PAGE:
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21 Savage and LeBron apologize for Jewish lyrics: Why they had to

Both 21 Savage and LeBron James issued apologies this past Christmas Eve after becoming the latest victims to political correctness’ righteous claws.

The Atlanta rap star and three-time NBA Champion both came under fire by the Jewish community after Lebron posted lyrics to 21 Savage’s song “ASMR” off his latest album, I Am > I Was.

The track features the line: “We been gettin’ that Jewish money, everything is kosher.”

First came 21 Savage’s apology:

Then came LeBron’s:

“Apologies, for sure if I offended anyone. That’s not why I chose to share that lyric. I always [post lyrics]. That’s what I do. I ride in my car, I listen to great music, and that was the byproduct of it. So, I actually thought it was a compliment, and obviously, it wasn’t through the lens of a lot of people. My apologies. It definitely was not the intent, obviously, to hurt anybody.”

If you’re like LeBron and 21 Savage (and me) and had no clue associating Jewish people to extreme fiscal responsibility was offensive, welcome to the enlightening. In fact, after reading the responses and seeing the outrage after LeBron’s little A&R session, I found out it’s unquestionably antisemitic.

Seeing Jewish people as “cheap” played a key role in Nazi propaganda leading up to the Holocaust when Hitler sought to portray Jews as leeches sucking up the German state’s resources as they implemented their vision for racial purity. Knowing this, sympathizing with any claim disrespect is easy seeing that the Nazi regime went on to kill six million Jews.

I take both LeBron and 21 Savage’s apologies as sincere. I truly believe 21’s intention was to reference Jewish people in a positive manner, not that of Nazi propaganda. And I’m positive LeBron didn’t know any better (the NBA does, too, and won’t take further action after hearing his response). With that being said, how the situation unraveled left me pessimistic about the state of our current social environment.

The level of disdain they received and how quickly word got around let me know just how ready we are to not only cancel someone but to make them the newest example of how serious we, as a society, take morality now.

I’m not saying 21 Savage and Bron deserves a pass, but instead of dropping the hammer of judgment why not give them the benefit of the doubt and approach the situation with a mind to educate, not condemn.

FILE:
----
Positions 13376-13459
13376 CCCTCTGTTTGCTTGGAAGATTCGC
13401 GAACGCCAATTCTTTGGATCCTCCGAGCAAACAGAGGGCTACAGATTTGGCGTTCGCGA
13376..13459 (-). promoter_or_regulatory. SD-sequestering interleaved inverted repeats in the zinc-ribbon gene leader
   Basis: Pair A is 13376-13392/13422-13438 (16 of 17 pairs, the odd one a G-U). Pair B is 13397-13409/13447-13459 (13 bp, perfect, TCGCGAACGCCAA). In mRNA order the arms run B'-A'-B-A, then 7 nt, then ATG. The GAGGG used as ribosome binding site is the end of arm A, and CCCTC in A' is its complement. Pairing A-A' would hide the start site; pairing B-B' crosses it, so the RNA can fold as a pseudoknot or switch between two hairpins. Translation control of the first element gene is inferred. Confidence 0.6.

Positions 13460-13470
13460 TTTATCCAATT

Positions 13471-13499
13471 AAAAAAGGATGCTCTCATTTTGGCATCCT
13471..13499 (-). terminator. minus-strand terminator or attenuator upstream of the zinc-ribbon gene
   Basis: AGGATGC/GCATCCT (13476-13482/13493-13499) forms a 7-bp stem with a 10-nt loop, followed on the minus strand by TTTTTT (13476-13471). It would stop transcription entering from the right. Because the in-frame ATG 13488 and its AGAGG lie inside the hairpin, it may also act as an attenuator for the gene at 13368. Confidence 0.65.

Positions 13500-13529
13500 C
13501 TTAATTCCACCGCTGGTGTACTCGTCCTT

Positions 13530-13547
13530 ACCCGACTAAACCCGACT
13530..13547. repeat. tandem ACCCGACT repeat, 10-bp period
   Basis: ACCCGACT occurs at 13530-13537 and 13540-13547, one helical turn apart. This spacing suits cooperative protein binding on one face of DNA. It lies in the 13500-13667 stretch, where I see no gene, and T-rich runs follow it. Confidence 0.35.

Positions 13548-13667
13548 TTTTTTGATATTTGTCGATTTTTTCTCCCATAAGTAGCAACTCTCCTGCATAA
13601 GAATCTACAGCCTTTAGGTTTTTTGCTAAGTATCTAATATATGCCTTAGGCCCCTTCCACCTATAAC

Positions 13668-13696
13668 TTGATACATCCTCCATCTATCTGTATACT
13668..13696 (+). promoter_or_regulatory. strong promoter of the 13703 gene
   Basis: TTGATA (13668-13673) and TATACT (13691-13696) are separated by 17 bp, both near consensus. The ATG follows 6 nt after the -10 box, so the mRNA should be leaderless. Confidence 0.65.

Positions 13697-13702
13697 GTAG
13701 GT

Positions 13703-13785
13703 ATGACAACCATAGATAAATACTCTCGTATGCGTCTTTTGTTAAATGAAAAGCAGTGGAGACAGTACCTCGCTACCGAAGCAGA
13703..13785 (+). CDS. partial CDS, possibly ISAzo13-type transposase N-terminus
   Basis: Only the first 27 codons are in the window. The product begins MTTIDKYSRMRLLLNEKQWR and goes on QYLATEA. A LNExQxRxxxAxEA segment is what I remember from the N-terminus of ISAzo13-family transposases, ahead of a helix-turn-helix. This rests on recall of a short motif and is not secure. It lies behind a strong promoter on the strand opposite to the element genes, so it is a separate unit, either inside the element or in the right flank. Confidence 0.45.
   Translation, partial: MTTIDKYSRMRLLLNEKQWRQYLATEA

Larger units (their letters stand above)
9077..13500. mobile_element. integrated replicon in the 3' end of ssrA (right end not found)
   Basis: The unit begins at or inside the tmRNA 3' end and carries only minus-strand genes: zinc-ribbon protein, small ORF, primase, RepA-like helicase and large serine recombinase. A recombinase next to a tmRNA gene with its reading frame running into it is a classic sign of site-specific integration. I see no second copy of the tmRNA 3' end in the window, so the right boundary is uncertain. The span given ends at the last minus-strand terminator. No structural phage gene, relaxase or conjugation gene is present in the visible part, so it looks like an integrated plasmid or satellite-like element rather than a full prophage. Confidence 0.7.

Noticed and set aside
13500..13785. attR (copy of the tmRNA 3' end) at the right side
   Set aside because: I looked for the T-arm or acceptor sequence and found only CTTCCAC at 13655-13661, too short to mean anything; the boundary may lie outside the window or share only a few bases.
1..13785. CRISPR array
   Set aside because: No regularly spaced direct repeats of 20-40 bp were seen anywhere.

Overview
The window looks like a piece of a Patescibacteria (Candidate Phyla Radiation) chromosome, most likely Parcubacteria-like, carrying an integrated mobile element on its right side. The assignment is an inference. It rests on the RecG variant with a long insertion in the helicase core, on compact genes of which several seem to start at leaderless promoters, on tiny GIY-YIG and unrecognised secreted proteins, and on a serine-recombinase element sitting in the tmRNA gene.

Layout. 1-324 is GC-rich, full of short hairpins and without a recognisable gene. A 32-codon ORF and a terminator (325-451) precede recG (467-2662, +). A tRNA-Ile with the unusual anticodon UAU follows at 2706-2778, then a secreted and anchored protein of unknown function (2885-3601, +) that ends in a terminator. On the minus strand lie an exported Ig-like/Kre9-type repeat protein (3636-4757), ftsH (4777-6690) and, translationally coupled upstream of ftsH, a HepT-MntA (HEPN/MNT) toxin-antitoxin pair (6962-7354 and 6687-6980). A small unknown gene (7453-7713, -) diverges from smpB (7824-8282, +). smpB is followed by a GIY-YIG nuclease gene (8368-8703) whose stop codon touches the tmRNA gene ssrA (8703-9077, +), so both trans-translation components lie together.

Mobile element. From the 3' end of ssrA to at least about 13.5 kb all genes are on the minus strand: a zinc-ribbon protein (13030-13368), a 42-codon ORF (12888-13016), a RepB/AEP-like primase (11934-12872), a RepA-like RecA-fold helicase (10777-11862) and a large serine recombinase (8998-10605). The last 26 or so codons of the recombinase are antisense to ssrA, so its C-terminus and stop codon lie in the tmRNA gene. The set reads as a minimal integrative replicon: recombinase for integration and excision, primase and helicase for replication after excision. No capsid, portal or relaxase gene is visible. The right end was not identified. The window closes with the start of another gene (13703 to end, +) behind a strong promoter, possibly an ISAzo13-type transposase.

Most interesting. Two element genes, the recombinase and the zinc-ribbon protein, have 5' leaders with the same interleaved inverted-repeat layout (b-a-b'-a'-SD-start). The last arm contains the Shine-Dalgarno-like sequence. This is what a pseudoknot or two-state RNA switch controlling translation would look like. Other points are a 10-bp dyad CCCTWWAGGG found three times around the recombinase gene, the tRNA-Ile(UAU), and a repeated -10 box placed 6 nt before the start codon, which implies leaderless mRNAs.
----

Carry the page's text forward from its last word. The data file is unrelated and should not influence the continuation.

Part of the problem is that some of us are stuck in this “gotcha” era where everyone is obsessed with finding the worse in one another and exposing it to the internet. No one cares to find out the full story, they just want to see someone lose some money or a job.

Such was the case with Kevin Hart. He was forced to step down as host of the upcoming Academy Awards, a self-proclaimed lifelong goal of his, after old homophobic tweets resurfaced and went viral.


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I know who I am & so do the people closest to me. #LiveLoveLaugh

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These were almost decade-long jokes he’s since apologized for, however, with the LGBTQ community putting pressure on the Academy to make Kevin to apologize for it again, which he refused to the second time, things blew up and he was taken out of the show.

Much is the same for the young ace for the Milwaukee Brewers, Josh Hader, who apologized after old racist tweets of his resurfaced and the white fiancee of a Black NFL player who was forced to go silence after old racist tweets of hers resurfaced moments after his proposal to her went viral online this year. No one is safe and we’re all politically incorrect.

Even Chris Rock is feeling it. After an old clip of him letting other comedic legends say the N-word in his presence went viral this month,  he’s been getting ripped apart online. I wouldn’t be surprised if he issued a statement soon.

To be politically correct today is to be perfect and with every tweet unearthed we inch closer to setting the bar for ourselves.

21 Savage and LeBron apologized because they were wrong which, according to cancel culture, should mean it’s a wrap for them.

Luckily, they were spared, but this puts other rap stars and athletes in jeopardy of losing it all in the future. Let’s be grateful Twitter didn’t exist long ago; not one single “legend” would be acceptable today.

I Am > I Was arrived last Friday and features Childish Gambino, J. Cole, Schoolboy Q, City Girls, Post Malone, and others. Don’t let this one line stop you from enjoying one of the best album releases of the year.